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Are We Thinking of Virus Symptoms Wrongly?

Personal Perspective: Suffering through mild Covid or flu can be restorative.

Key points

  • Symptoms of sicknesses are not necessarily our enemies.
  • Understanding the immune system should make a sick person less miserable.
  • We should be happy when our immune system does its job.
Public DomainCDC Public Health Image Library ID 11162
A man mid-sneeze
Public DomainCDC Public Health Image Library ID 11162

I recently recovered from contracting COVID-19. It was my first COVID-19 experience, and I viewed it as an honorable rite of passage.

I had Covid and the flu back-to-back. I had up-to-date vaccines for both, no symptoms of COVID-19, and a bearable attack of the flu. Of course, I knew that I was lucky to escape a severe illness that had killed others whose immune systems were not as strong as mine.

What does it mean to be sick?

What do we, the targets of microbial enemies, really know about viral diseases? We tend to think our viruses cause coughs, mucus, sneezes, fevers, headaches, and joint pains. In truth, they do not, at least not directly. In most cases, the symptoms are the good guys, the warriors protecting us. And so, we should be happy that we have those combatants on our side, even though they annoyingly keep us up at night.

Take the common cold. It is a viral disease that can infect the upper respiratory tract, build nose, throat, and sinus mucosa, and elevate body temperature to cause all sorts of annoyances. But almost all of those annoyances should be welcomed as symptoms that keep the body healthy and functioning as best it can. In a relatively healthy body, T and B cells are the friends that recognize alien antigens sitting on cell surfaces. Having identified the invaders, they build tailored responses to eliminate specific pathogens and pathogen-infected cells. B cells then produce antibodies to neutralize the pathogens that could lead to cell infection. All the miserable feelings that come with viruses and bacterial infections indicate that your immune system is doing its job.

In third grade, I watched a 1943 Disney cartoon on vaccination against an invasion by disease; fortunately, it has been preserved on YouTube:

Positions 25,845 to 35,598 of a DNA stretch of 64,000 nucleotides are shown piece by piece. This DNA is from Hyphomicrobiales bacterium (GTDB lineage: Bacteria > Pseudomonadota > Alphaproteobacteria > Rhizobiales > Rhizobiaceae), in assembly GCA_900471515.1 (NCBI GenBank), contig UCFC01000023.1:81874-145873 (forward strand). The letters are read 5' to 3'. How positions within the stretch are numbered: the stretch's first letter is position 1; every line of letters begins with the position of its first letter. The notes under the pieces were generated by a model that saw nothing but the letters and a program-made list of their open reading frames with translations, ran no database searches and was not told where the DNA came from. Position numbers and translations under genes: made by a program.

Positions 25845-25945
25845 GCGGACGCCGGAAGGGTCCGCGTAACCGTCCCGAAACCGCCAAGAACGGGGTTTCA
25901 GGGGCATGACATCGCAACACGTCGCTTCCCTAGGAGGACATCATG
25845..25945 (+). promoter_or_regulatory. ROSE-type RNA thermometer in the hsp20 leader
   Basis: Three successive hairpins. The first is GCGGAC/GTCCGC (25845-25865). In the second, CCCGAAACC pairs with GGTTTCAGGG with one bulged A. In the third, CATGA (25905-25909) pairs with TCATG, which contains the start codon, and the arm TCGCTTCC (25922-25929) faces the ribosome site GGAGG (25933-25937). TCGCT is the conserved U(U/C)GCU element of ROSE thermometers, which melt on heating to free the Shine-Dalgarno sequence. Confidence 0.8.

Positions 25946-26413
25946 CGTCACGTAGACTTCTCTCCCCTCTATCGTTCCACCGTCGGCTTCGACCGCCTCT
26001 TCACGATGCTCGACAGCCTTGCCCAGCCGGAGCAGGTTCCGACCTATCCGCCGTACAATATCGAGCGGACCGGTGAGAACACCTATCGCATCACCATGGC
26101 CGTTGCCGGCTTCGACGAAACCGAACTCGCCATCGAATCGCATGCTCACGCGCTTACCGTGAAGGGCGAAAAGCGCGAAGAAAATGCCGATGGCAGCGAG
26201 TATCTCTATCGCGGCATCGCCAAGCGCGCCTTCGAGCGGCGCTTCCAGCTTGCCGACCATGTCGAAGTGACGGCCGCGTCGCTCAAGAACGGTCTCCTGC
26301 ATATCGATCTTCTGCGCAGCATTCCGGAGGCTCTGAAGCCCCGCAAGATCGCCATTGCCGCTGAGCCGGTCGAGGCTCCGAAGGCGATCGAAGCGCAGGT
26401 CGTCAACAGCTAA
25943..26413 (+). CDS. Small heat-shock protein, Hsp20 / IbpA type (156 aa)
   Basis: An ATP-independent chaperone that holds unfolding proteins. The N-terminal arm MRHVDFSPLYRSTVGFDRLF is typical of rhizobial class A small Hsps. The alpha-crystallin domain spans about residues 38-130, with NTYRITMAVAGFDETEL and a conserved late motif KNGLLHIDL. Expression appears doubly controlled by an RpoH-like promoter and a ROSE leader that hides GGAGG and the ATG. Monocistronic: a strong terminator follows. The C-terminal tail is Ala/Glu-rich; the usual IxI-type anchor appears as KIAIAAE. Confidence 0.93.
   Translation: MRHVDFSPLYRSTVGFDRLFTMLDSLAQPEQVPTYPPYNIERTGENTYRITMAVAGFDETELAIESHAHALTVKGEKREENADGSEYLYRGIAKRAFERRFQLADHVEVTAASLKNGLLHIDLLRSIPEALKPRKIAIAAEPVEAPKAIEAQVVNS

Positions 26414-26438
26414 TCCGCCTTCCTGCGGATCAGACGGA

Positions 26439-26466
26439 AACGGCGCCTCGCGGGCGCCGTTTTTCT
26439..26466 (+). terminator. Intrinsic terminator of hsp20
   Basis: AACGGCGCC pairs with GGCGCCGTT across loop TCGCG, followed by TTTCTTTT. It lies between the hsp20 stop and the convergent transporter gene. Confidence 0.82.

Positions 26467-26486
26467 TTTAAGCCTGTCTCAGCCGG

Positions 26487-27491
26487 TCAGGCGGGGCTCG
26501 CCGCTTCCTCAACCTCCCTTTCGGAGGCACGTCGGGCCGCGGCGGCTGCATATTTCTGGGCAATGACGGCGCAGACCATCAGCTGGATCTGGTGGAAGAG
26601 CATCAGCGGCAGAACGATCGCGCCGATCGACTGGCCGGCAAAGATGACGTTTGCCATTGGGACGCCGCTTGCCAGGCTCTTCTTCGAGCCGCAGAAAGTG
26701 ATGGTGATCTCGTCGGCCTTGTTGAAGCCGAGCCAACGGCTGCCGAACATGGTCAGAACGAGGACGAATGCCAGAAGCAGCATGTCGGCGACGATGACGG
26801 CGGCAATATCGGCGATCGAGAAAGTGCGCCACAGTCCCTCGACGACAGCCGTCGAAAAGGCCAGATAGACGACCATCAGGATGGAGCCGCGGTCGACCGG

It tells the story of vaccinations in a most absorbing way for anyone, young or old, even though it is riddled with a mid-twentieth-century gender bias. It made a terrific impression on me. In all the years of recalling that cartoon, I took it as a view of how amazingly the human immune system protects us from disease.

Inhaling or swallowing pathogens exposes the body to what we might call disease, which is an infection that can alter or damage cells. But a network of lymphoid organs that is part of our defense mechanism becomes alert when things go wrong. That is when the coughing, sneezing, aches and pains, and fever make us feel miserable while working to fight off harmful pathogens until we feel better. Consider fever, for instance. Most pathogens cannot survive in temperatures higher than normal body heat. Fever is part of the immune system that miraculously organizes networks of defense designed to entrap and flush out foreign invading microbes.

Coughing and sneezing—the mucus production scheme—is the immune system's method of drowning and extinguishing harmful microbes. We tend to think that inflammation, vomiting, diarrhea, and fatigue are part of the disease, but they also are part of the fight to inhibit infections. Even cramps and muscle pain are members of the warrior group that takes up arms against the nasty pathogens because they borrow proteins from muscles and use them to stop the replication of microbes and build weapons such as mucus, that liquid whose job it is to flush out the enemy.

That said, I add a few words of caution. High-level fevers are heavy arms of the immune system battling against a possible infection or something beyond a virus. For adults, a temperature over 103 F is considered high. Consult a doctor if the temperature is near that level. A degree or two higher is an alarm to seek emergency care.

As my flu ended, I thought about my constant lingering cough and was delighted to understand that my immune system was working well. Had my lungs stopped working or had my chest become painful, it would have been a different story. Why do doctors not tell their flu, COVID-19, and RSV patients to celebrate fevers, coughs, sneezes, and joint pains? Perhaps they assume that their patients already know that we already know about all the miraculous body defenses that keep us healthy.

Carry on, immune system. You are annoying, but, in the end, I appreciate everything you do.


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